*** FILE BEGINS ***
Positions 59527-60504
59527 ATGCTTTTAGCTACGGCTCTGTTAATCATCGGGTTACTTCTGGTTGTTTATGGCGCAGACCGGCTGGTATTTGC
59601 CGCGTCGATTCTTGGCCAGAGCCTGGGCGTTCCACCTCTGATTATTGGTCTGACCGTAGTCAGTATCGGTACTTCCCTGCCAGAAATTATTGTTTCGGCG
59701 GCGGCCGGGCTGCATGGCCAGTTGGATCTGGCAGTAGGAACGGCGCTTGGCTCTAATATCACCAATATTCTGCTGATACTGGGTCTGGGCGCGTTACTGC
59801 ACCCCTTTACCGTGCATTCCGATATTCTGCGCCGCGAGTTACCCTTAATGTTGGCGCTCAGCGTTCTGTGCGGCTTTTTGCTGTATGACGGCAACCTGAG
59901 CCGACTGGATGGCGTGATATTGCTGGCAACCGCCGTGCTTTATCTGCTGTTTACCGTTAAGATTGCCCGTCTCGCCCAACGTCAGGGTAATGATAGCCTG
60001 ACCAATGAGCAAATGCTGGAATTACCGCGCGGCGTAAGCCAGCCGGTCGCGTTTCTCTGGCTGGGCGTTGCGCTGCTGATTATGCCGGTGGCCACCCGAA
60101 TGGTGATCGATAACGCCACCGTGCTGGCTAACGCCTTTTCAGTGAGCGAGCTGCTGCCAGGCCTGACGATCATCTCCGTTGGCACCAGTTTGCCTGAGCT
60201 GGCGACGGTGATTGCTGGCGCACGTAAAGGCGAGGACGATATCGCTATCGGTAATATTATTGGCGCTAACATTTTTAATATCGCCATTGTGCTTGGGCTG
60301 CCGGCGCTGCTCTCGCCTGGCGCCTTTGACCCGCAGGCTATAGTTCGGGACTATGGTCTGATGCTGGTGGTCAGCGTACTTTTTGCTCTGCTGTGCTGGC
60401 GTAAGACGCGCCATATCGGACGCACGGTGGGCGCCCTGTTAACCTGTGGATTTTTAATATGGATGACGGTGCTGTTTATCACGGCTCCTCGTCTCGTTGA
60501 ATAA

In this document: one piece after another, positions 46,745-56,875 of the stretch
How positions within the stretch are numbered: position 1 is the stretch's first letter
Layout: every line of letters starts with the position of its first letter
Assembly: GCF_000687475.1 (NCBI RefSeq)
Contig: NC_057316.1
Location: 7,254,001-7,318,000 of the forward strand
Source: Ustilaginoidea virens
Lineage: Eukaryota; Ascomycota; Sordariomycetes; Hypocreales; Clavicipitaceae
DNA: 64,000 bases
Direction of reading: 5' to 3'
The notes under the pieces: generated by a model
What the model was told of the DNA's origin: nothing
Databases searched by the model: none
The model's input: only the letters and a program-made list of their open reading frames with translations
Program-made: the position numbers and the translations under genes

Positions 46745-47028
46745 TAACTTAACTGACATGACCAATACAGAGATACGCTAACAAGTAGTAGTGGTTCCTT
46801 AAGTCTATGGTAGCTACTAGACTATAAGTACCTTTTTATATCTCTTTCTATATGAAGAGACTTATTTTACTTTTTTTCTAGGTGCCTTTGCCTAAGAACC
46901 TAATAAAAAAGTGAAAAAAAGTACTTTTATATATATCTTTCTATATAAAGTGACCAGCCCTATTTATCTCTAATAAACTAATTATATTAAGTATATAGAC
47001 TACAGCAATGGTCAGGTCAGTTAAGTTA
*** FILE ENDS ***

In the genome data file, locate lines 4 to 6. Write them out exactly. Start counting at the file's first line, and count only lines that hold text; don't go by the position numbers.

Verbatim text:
59701 GCGGCCGGGCTGCATGGCCAGTTGGATCTGGCAGTAGGAACGGCGCTTGGCTCTAATATCACCAATATTCTGCTGATACTGGGTCTGGGCGCGTTACTGC
59801 ACCCCTTTACCGTGCATTCCGATATTCTGCGCCGCGAGTTACCCTTAATGTTGGCGCTCAGCGTTCTGTGCGGCTTTTTGCTGTATGACGGCAACCTGAG
59901 CCGACTGGATGGCGTGATATTGCTGGCAACCGCCGTGCTTTATCTGCTGTTTACCGTTAAGATTGCCCGTCTCGCCCAACGTCAGGGTAATGATAGCCTG